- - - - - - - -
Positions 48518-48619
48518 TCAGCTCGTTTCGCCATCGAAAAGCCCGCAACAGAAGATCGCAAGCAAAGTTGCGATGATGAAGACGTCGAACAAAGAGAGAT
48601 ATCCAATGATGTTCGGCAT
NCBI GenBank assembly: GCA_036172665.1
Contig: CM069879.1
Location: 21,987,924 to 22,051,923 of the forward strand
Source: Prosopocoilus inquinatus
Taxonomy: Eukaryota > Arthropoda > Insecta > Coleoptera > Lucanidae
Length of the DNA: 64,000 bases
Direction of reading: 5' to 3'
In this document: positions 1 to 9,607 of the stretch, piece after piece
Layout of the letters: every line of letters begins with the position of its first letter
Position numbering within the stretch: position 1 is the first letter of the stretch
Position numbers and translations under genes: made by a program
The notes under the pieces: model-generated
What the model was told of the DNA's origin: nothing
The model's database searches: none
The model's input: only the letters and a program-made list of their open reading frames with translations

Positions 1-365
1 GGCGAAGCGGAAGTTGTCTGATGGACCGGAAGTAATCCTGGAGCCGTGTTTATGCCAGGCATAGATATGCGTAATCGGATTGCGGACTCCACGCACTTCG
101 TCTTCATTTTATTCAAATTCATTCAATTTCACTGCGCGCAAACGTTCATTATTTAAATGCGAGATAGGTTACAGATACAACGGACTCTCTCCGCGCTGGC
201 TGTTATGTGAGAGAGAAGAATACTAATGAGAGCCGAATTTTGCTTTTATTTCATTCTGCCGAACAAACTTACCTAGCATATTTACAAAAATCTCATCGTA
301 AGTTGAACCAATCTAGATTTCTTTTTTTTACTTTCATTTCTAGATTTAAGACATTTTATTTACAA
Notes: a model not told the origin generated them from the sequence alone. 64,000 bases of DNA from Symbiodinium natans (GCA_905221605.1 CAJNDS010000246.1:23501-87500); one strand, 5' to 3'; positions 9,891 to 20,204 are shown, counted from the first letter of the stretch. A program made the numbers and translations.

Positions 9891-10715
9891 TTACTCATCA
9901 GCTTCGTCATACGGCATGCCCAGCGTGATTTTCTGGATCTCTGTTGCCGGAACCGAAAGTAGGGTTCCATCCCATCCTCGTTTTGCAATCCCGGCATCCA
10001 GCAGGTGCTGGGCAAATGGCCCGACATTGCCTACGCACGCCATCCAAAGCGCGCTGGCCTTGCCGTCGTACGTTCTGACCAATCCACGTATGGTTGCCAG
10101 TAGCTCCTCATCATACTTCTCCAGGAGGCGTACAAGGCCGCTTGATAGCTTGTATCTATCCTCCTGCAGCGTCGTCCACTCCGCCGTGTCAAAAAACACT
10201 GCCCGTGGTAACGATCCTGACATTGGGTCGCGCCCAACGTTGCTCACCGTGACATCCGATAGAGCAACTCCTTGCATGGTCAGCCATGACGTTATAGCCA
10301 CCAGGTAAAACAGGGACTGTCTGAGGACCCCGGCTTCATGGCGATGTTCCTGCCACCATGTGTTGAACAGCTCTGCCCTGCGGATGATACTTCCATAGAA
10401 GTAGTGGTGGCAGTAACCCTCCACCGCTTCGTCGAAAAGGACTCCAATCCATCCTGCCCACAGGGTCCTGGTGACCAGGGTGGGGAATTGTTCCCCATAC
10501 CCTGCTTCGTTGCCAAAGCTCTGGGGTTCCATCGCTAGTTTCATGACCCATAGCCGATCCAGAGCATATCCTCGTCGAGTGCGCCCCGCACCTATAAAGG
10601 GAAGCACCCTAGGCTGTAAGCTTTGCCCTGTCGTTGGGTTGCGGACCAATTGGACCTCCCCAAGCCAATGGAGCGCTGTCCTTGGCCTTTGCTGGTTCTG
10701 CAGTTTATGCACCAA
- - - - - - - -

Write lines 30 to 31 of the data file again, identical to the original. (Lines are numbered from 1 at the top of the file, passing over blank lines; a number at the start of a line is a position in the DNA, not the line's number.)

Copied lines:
10201 GCCCGTGGTAACGATCCTGACATTGGGTCGCGCCCAACGTTGCTCACCGTGACATCCGATAGAGCAACTCCTTGCATGGTCAGCCATGACGTTATAGCCA
10301 CCAGGTAAAACAGGGACTGTCTGAGGACCCCGGCTTCATGGCGATGTTCCTGCCACCATGTGTTGAACAGCTCTGCCCTGCGGATGATACTTCCATAGAA